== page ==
Interview with Carl Richards, author of ‘The One Page Financial Plan’

We recently reviewed Carl’s new book; our view remains that everyone should have this book on their bedside table!

In this update we interview Carl about his book.

To read our review of the book click here

To read our Q&A click here “In your last update the book was in the Top 100 Amazon List. How is it doing, and what has been the response to date?”

Carl started by explaining that he had had an amazing response with 100 plus reviews on Amazon plus numerous interviews.

When we discussed the measure of success Carl explained that it is less about the number of books sold but more about getting the message out to a wider audience. This goes against the grain and is much harder to quantify but clearly from the positive feedback he has had, the message is getting out to people and for him this is the true measure of success. “In the introduction you talk about the creation of a financial plan appearing to be overwhelming. A good example of a goal, which would be included in the financial plan, is saving for retirement. Even a basic income seems unachievable. You then mix this with other goals and everything seems impossible. How do you overcome this fear?”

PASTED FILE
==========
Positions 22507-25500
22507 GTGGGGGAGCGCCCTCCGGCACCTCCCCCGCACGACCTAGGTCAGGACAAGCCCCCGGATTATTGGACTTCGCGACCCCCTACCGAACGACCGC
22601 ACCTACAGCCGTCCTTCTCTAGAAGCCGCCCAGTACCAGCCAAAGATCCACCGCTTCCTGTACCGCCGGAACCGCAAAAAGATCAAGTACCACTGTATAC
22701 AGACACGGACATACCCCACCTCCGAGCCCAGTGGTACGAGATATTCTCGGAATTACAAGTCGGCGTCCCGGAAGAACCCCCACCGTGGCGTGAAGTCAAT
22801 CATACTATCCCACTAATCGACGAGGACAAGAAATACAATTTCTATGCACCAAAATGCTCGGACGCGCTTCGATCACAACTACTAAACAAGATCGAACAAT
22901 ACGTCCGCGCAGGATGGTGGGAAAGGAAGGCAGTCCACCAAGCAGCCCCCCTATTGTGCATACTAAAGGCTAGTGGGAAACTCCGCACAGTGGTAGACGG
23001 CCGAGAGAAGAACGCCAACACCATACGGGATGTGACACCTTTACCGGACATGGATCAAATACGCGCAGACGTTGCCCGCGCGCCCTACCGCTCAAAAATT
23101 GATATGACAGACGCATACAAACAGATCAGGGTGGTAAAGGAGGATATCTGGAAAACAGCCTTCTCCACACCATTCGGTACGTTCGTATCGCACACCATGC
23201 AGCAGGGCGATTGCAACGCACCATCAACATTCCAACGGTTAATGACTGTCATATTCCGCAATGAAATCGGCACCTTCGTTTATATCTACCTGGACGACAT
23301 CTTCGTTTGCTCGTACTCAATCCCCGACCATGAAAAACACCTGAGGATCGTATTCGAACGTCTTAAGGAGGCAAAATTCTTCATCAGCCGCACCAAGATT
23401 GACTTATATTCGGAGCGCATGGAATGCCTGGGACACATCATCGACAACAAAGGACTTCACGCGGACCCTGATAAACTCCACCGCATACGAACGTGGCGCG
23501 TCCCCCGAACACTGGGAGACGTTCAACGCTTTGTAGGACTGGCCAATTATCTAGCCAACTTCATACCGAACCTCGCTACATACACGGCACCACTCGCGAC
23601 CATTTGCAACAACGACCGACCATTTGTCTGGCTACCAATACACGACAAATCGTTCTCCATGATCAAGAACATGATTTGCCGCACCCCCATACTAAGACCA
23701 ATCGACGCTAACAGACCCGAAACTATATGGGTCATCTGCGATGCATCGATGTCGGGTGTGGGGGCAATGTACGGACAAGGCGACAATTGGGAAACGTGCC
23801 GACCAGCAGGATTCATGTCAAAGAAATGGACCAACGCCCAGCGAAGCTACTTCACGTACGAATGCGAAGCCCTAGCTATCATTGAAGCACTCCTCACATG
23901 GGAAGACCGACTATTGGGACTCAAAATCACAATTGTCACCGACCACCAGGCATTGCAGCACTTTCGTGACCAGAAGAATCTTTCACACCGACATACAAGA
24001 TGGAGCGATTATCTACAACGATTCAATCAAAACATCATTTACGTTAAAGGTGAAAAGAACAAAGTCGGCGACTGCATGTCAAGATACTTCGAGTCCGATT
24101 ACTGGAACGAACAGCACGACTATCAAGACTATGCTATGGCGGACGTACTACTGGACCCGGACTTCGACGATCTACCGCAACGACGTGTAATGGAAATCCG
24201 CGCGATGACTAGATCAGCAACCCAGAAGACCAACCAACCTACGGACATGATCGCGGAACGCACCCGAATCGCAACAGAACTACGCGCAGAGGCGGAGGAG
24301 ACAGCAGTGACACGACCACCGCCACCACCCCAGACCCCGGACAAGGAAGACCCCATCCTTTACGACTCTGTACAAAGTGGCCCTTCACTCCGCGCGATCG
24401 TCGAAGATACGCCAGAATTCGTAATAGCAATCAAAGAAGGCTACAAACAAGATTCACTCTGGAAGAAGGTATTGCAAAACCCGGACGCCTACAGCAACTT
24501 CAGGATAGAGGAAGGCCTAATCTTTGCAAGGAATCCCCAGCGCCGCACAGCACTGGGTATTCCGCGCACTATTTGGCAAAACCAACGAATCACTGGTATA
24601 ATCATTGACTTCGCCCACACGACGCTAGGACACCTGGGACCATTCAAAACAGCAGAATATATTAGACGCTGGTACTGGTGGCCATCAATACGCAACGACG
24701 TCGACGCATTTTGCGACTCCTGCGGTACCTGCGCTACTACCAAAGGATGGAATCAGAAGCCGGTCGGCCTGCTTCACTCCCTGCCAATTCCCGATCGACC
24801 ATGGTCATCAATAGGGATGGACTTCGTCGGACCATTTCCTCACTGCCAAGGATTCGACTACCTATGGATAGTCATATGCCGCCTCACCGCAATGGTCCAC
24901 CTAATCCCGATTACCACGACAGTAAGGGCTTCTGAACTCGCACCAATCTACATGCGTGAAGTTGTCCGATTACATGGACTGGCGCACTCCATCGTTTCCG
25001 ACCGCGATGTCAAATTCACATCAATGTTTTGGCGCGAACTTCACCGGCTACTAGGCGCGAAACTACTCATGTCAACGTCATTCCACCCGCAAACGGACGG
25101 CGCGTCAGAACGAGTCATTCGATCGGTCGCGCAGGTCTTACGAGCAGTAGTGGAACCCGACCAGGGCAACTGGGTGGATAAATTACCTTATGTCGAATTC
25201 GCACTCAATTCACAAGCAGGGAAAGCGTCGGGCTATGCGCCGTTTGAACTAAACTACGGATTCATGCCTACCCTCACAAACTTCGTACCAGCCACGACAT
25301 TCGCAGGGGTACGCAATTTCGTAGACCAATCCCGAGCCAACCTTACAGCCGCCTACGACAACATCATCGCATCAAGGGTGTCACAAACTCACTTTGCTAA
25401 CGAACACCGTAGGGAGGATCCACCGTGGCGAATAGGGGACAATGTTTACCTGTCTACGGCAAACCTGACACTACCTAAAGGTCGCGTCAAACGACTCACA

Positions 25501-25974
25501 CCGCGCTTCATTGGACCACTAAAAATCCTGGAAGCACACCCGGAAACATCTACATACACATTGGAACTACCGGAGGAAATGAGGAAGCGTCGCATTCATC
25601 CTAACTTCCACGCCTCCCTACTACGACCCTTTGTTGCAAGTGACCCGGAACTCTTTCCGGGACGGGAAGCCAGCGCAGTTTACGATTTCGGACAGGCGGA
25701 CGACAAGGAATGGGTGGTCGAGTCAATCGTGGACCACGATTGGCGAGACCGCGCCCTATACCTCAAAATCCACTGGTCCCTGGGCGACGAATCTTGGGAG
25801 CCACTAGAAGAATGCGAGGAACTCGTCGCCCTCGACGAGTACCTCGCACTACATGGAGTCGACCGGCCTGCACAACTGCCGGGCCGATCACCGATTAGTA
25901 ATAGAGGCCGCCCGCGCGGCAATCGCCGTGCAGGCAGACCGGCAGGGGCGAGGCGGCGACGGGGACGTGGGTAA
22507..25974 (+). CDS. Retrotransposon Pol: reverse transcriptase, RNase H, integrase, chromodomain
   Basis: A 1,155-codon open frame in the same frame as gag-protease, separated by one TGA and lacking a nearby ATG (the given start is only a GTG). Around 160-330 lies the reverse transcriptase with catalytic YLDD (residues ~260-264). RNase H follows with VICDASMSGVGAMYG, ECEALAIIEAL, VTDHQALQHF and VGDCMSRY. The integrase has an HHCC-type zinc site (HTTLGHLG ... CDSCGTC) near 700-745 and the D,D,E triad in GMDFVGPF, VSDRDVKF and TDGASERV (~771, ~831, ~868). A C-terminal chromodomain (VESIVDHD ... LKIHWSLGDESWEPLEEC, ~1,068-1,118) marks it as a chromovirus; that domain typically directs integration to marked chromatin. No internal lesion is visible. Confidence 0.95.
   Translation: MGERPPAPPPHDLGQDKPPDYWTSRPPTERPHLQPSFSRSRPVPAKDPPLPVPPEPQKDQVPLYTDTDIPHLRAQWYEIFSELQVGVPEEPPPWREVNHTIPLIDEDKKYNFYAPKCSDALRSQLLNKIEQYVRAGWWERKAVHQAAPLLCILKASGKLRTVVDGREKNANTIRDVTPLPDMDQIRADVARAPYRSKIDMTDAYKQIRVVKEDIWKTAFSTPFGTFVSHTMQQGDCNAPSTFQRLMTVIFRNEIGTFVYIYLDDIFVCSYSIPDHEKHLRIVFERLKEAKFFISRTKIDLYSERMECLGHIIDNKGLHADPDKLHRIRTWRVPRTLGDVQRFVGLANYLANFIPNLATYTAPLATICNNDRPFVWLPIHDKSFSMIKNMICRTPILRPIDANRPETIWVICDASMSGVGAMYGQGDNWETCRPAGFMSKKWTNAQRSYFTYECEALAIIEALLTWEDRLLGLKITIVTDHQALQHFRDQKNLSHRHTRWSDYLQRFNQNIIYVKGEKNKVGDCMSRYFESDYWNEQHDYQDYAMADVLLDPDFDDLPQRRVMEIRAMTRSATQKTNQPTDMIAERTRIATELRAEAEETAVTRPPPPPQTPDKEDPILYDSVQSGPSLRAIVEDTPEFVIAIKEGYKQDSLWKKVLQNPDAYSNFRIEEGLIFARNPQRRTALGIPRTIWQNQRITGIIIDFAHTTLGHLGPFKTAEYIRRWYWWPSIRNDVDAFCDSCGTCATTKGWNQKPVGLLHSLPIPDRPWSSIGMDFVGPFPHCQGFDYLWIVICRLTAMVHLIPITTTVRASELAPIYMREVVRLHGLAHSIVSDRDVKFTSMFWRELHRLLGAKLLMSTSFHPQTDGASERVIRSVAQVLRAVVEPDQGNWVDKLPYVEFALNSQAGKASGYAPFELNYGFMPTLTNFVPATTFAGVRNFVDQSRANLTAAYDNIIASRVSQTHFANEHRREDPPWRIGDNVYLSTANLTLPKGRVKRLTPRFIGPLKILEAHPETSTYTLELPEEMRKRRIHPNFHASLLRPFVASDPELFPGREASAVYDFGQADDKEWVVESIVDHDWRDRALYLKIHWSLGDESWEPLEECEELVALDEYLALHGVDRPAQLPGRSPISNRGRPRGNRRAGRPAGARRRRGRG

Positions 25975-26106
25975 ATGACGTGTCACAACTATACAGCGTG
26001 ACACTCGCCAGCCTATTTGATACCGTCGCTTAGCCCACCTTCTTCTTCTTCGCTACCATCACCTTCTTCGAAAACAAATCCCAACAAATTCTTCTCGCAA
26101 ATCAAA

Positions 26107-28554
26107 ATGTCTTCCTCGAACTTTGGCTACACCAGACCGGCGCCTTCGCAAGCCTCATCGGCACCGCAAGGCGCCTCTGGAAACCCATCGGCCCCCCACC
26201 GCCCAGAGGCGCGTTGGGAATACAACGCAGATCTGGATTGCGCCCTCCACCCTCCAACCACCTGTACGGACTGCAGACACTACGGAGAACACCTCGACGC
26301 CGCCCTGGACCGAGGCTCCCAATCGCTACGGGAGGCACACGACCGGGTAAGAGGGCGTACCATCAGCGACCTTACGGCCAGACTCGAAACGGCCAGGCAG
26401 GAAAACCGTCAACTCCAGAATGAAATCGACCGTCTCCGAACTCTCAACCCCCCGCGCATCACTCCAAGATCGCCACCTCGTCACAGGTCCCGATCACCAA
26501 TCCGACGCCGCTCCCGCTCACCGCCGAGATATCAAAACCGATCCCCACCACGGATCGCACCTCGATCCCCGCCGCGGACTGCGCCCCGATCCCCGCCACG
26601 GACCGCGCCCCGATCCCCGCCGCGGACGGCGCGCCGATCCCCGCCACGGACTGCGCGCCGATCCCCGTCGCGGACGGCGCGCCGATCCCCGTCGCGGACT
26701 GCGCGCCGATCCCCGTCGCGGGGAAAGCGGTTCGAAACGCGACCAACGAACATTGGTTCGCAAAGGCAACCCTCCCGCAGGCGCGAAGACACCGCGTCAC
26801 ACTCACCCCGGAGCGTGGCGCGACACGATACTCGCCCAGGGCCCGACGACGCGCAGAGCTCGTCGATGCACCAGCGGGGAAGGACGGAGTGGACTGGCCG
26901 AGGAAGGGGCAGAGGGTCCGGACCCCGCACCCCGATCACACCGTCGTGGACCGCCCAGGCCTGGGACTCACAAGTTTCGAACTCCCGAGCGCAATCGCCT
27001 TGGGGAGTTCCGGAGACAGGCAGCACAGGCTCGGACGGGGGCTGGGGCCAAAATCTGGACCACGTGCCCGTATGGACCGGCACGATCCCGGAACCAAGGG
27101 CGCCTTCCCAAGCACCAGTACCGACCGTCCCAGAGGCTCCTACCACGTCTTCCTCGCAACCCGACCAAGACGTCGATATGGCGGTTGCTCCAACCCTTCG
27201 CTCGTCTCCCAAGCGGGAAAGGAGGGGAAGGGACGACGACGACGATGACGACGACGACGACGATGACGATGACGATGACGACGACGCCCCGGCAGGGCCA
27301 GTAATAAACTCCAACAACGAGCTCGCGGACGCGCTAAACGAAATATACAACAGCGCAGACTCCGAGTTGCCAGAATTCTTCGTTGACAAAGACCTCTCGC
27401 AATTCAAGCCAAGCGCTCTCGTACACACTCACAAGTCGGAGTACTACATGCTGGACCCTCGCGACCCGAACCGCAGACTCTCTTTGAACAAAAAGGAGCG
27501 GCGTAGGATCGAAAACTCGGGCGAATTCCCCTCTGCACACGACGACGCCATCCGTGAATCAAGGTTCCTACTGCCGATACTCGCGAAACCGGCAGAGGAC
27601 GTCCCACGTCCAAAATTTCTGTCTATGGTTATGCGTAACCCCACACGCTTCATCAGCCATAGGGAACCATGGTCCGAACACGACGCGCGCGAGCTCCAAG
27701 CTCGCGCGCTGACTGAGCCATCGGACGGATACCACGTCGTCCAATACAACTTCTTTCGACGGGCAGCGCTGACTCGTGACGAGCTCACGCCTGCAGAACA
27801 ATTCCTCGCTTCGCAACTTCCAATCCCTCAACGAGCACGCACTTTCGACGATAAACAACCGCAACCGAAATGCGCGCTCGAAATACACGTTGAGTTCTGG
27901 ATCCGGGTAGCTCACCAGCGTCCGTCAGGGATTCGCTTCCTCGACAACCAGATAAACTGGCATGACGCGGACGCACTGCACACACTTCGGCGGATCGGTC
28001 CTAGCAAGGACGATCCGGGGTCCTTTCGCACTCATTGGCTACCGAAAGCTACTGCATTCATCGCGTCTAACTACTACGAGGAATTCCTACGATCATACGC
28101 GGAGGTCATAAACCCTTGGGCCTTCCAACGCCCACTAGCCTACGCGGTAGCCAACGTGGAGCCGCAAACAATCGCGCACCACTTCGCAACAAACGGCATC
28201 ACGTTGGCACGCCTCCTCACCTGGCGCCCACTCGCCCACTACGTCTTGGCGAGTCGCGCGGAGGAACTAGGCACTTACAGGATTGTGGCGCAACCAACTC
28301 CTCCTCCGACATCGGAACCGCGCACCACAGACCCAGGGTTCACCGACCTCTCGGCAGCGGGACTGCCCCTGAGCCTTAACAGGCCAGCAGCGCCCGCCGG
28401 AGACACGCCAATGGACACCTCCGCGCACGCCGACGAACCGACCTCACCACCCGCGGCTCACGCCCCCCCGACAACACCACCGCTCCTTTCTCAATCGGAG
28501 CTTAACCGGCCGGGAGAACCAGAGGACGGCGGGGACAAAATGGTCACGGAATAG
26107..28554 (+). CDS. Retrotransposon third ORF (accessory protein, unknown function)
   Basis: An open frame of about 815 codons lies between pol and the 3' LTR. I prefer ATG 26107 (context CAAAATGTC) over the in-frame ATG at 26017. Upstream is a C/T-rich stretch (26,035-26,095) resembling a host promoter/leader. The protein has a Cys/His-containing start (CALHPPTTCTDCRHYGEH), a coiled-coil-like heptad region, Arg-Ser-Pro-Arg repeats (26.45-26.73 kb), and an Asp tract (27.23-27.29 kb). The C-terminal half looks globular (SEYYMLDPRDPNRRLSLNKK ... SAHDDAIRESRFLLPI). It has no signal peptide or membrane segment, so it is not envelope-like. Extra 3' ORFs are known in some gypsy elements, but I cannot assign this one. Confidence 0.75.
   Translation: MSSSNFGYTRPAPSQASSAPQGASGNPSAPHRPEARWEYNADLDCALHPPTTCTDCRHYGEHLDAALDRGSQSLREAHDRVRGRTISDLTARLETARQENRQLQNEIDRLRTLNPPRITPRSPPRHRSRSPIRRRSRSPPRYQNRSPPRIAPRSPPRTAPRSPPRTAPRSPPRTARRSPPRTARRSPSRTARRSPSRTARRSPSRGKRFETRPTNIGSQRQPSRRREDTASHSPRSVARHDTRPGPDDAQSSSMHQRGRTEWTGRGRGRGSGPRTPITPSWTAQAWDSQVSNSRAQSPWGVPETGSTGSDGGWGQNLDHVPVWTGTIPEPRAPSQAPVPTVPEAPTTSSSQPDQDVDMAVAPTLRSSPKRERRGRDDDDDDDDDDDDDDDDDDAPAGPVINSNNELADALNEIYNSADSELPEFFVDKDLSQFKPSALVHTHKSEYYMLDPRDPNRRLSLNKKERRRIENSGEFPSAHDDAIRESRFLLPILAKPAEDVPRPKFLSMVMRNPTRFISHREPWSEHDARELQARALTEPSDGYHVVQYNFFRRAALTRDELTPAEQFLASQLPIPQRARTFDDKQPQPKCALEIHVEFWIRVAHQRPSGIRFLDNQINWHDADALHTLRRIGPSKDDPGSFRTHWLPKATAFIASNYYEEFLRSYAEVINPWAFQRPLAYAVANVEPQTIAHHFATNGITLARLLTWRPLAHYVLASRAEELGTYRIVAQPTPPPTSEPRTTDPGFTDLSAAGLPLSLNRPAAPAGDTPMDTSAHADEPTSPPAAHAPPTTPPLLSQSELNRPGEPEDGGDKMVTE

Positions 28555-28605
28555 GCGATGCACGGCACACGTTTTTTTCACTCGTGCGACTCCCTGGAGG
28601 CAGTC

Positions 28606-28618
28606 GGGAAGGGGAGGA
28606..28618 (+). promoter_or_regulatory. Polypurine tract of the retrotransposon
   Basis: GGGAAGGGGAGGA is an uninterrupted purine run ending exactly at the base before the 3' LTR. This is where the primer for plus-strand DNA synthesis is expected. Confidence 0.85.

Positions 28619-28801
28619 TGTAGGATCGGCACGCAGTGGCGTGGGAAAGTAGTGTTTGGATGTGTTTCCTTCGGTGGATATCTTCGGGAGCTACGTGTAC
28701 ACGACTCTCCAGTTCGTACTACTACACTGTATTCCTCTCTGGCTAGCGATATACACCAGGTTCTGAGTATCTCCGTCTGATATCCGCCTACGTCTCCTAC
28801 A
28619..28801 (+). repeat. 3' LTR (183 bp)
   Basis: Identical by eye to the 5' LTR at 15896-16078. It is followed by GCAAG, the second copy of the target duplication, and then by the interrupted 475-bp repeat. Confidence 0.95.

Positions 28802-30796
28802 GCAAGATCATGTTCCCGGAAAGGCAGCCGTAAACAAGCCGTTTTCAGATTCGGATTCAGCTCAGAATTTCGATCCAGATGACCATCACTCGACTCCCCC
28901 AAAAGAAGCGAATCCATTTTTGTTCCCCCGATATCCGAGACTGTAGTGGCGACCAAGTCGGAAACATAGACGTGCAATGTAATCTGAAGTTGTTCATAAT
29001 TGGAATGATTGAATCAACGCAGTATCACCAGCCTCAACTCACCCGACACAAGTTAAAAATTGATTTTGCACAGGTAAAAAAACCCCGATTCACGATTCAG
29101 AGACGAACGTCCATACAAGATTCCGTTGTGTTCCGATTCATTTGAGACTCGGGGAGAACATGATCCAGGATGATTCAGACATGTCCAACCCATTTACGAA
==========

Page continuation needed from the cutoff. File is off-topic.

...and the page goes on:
When we discussed this question Carl came up with a beautiful illustration.

He was sat with his daughter doing a complex puzzle. He was busy staring at all the pieces trying to find the right ones, whereas his daughter was just grapping any piece. He explained that creating a financial plan can seem overwhelming, complex and even emotional but you just need to dive in. It is about taking one step at a time, and being prepared to make adjustments. If you do nothing, it will be overwhelming. “In the book you use the example of going to the vet and being given choices and then having to make a decision. With all the financial books, websites, marketing etc we have access to, do you feel that there is information overload which can lead to poor choices?”